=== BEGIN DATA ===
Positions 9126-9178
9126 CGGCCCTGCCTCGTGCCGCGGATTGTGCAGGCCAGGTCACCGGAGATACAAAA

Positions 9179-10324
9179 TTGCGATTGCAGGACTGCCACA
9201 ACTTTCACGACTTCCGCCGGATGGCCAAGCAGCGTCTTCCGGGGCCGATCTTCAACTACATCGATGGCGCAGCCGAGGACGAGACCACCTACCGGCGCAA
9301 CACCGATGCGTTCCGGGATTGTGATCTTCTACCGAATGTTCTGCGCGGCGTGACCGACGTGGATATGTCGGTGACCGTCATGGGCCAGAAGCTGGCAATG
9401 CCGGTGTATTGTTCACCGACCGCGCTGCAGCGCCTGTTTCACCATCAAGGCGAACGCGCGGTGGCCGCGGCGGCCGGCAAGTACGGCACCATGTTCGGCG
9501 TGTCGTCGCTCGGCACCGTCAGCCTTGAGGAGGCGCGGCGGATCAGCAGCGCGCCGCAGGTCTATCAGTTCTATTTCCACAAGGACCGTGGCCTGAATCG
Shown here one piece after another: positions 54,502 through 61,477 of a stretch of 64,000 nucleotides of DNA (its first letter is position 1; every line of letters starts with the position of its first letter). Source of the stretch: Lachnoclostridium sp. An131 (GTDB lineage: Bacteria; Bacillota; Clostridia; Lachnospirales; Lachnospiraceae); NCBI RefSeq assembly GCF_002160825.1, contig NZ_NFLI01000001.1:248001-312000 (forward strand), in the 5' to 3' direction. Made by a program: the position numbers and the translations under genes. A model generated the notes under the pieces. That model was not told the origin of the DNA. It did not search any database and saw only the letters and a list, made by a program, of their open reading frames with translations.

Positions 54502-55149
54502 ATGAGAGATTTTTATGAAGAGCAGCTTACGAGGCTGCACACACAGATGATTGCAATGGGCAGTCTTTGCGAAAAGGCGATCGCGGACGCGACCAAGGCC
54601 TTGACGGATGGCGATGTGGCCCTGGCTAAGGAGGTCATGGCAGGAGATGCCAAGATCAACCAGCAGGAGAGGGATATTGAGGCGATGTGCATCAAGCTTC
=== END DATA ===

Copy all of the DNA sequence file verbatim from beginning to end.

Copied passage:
Positions 9126-9178
9126 CGGCCCTGCCTCGTGCCGCGGATTGTGCAGGCCAGGTCACCGGAGATACAAAA

Positions 9179-10324
9179 TTGCGATTGCAGGACTGCCACA
9201 ACTTTCACGACTTCCGCCGGATGGCCAAGCAGCGTCTTCCGGGGCCGATCTTCAACTACATCGATGGCGCAGCCGAGGACGAGACCACCTACCGGCGCAA
9301 CACCGATGCGTTCCGGGATTGTGATCTTCTACCGAATGTTCTGCGCGGCGTGACCGACGTGGATATGTCGGTGACCGTCATGGGCCAGAAGCTGGCAATG
9401 CCGGTGTATTGTTCACCGACCGCGCTGCAGCGCCTGTTTCACCATCAAGGCGAACGCGCGGTGGCCGCGGCGGCCGGCAAGTACGGCACCATGTTCGGCG
9501 TGTCGTCGCTCGGCACCGTCAGCCTTGAGGAGGCGCGGCGGATCAGCAGCGCGCCGCAGGTCTATCAGTTCTATTTCCACAAGGACCGTGGCCTGAATCG
Shown here one piece after another: positions 54,502 through 61,477 of a stretch of 64,000 nucleotides of DNA (its first letter is position 1; every line of letters starts with the position of its first letter). Source of the stretch: Lachnoclostridium sp. An131 (GTDB lineage: Bacteria; Bacillota; Clostridia; Lachnospirales; Lachnospiraceae); NCBI RefSeq assembly GCF_002160825.1, contig NZ_NFLI01000001.1:248001-312000 (forward strand), in the 5' to 3' direction. Made by a program: the position numbers and the translations under genes. A model generated the notes under the pieces. That model was not told the origin of the DNA. It did not search any database and saw only the letters and a list, made by a program, of their open reading frames with translations.

Positions 54502-55149
54502 ATGAGAGATTTTTATGAAGAGCAGCTTACGAGGCTGCACACACAGATGATTGCAATGGGCAGTCTTTGCGAAAAGGCGATCGCGGACGCGACCAAGGCC
54601 TTGACGGATGGCGATGTGGCCCTGGCTAAGGAGGTCATGGCAGGAGATGCCAAGATCAACCAGCAGGAGAGGGATATTGAGGCGATGTGCATCAAGCTTC